In accounting, to capitalize means to record an expenditure as a long-term asset on the balance sheet rather than recognizing it as an immediate expense on the income statement. This process is done for assets that provide economic benefits to the company over an extended period of time, typically more than one accounting period or one fiscal year.
Capitalizing an asset allows a company to spread the cost of the asset over its useful life, matching the cost with the revenues generated by the asset. This is done using depreciation (for tangible assets, such as machinery or buildings) or amortization (for intangible assets, such as patents or copyrights).
When an expenditure is capitalized, it’s considered an investment in the company’s future operations, as it’s expected to contribute to generating revenue over multiple accounting periods. Capitalizing assets can provide a more accurate representation of a company’s financial performance and a better understanding of the value of its long-term investments.
Examples of expenditures that are typically capitalized include:
- Purchasing property, plant, and equipment (PPE).
- Acquiring intangible assets, such as patents, copyrights, or trademarks.
- Costs related to the development of internally generated software or other intellectual property.
- Interest expenses incurred during the construction of a long-term asset, like a building or a manufacturing plant.
It’s important to note that not all expenditures can or should be capitalized. Operating expenses like salaries, rent, utilities, and other day-to-day expenses should be recognized as expenses on the income statement in the period they are incurred, as they don’t provide long-term economic benefits to the company.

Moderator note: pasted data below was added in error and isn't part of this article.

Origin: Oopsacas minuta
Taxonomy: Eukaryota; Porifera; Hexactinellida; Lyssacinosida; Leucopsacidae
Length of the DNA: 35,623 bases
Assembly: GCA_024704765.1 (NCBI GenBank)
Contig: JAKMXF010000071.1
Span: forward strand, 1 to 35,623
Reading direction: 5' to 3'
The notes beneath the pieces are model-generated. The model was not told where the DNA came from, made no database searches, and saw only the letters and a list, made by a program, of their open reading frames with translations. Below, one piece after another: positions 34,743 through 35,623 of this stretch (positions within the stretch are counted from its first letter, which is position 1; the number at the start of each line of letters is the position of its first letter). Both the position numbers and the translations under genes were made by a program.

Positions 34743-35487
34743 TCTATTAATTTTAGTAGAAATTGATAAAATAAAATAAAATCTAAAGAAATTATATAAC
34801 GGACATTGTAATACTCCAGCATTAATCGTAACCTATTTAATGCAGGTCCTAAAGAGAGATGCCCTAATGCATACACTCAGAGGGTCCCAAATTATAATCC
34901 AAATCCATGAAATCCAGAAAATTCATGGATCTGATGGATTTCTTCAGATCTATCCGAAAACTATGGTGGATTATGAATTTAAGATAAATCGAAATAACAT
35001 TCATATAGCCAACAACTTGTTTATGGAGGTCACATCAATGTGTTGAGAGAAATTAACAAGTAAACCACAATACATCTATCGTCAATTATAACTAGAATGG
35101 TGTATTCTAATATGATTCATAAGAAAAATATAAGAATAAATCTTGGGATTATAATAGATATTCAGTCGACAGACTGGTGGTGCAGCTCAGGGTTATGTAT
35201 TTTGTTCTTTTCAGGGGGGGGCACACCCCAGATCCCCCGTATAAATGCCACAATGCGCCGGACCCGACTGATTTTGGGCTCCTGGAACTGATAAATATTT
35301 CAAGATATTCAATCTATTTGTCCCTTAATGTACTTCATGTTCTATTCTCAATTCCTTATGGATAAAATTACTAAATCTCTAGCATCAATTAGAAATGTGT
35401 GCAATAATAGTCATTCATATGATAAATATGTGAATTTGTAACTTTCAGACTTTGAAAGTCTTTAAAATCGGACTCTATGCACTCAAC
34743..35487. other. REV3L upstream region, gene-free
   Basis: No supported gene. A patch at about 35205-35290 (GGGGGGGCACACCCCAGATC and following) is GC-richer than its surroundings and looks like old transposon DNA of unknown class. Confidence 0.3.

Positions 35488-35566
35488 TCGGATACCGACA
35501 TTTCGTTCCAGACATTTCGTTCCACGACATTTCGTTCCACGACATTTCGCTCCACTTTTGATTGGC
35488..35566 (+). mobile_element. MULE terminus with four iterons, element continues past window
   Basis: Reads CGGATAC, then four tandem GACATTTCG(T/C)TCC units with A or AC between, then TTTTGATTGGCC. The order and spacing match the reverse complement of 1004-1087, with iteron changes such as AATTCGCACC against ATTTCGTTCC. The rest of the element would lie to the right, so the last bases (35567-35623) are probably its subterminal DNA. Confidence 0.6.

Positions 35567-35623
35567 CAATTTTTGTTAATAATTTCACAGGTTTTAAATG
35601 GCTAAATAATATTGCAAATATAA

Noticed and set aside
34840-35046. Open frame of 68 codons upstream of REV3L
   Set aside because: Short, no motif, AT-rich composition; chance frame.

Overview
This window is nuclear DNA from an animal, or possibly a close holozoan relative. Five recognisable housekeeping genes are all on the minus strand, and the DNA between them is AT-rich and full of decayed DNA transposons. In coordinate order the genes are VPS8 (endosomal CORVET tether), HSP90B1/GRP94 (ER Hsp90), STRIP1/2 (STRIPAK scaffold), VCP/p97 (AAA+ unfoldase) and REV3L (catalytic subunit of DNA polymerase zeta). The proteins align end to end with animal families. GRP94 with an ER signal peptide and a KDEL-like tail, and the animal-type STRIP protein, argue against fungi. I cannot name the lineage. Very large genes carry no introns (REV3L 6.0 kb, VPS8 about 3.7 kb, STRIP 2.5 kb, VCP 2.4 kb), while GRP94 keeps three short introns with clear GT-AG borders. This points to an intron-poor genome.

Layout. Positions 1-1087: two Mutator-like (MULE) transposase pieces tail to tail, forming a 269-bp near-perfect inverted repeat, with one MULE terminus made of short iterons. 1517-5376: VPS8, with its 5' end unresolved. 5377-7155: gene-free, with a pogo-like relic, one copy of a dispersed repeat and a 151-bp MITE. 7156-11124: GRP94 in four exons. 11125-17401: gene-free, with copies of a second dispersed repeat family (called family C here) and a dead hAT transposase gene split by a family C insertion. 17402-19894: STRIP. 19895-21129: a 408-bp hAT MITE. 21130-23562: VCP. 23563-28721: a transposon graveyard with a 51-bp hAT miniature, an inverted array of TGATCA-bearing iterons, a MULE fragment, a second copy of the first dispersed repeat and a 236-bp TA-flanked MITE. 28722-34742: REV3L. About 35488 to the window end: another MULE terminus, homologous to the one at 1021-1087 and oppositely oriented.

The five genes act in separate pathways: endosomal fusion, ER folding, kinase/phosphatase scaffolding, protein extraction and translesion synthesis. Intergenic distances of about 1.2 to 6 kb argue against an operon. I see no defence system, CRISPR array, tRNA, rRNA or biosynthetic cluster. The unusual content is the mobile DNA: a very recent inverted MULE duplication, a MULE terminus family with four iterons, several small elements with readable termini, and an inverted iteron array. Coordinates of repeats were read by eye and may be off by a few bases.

Example of Capitalize
Let’s consider a fictional company, “TechGuru Inc.,” that purchases a new server system for its data center. The server system costs $120,000 and has an estimated useful life of 5 years with a salvage value of $20,000. In this case, TechGuru Inc. will capitalize the server system as a long-term asset on the balance sheet.
Instead of recording the entire cost of $120,000 as an expense in the year of purchase, TechGuru Inc. will capitalize the server system and depreciate it over its 5-year useful life. To calculate the annual depreciation expense, the company will use the straight-line depreciation method:
Depreciation Expense = (Cost – Salvage Value) / Useful Life = ($120,000 – $20,000) / 5 = $20,000
Each year, TechGuru Inc. will record a depreciation expense of $20,000 on the income statement. This will reduce the carrying value of the server system on the balance sheet by the same amount. At the end of the 5-year period, the server system’s carrying value on the balance sheet will be equal to its salvage value of $20,000.
By capitalizing the server system, TechGuru Inc. is able to match the cost of the asset with the revenues it generates over time, providing a more accurate representation of the company’s financial performance. The decision to capitalize the server system also allows the company to better track and manage its long-term investments in assets that provide economic benefits over an extended period.